Denver students plant, grow, and eat their lessons.
Fourth-grader Taylor Hipp holds a pile of dirt proudly in the air. "Look how many worms there are in this one!" she exclaims. A handful of 10-year-olds drop their shovels and swarm the mound, eyeing it in awe.
It's springtime and the fourth-grade class at Steele Elementary School is planting the lettuce garden. Peas, beans, and broccoli will follow. The kids are willing participants in Seed-to-Table, a national education program spun off the Slow Food movement and employed by nine Denver elementary schools.
The curriculum, which is gaining speed around the country, uses gardening to help children understand agricultural concepts—the most basic of which is where food comes from. And thus, kindergartners grow string beans, kids of all ages make their own compost, and fifth-graders plant and harvest a schoolyard garden before selling their produce at the school's weekly farmers' market. Cooking classes round out the lessons by teaching taste and pleasure in food. "We've done baba ghanoush, caponata, and stir-fried eggplant, lots of things kids say they don't like. But there's never any left," says Andrew Nowak, a volunteer at Steele Elementary.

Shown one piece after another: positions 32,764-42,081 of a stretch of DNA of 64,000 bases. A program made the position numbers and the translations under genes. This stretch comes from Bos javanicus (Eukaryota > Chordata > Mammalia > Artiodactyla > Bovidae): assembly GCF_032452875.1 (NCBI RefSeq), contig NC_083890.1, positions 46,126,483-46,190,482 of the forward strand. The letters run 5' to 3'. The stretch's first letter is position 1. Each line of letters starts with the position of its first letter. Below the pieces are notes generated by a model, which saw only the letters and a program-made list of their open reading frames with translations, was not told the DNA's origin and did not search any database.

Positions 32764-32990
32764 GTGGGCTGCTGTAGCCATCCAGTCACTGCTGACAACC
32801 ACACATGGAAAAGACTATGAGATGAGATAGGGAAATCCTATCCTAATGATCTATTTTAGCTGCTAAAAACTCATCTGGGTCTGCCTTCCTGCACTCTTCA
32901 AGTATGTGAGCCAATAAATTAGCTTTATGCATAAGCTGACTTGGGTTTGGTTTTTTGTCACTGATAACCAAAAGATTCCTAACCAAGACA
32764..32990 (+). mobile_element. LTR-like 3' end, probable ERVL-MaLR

At the root of the program is Slow Food, an organization dedicated to restoring food to the center of pleasure and tradition in society. But to the kids involved, it's more hands-on. Back at the garden, Taylor Hipp works a weed out of the soil as she extols the benefits of growing her own food and organic gardening: "You get to help the environment."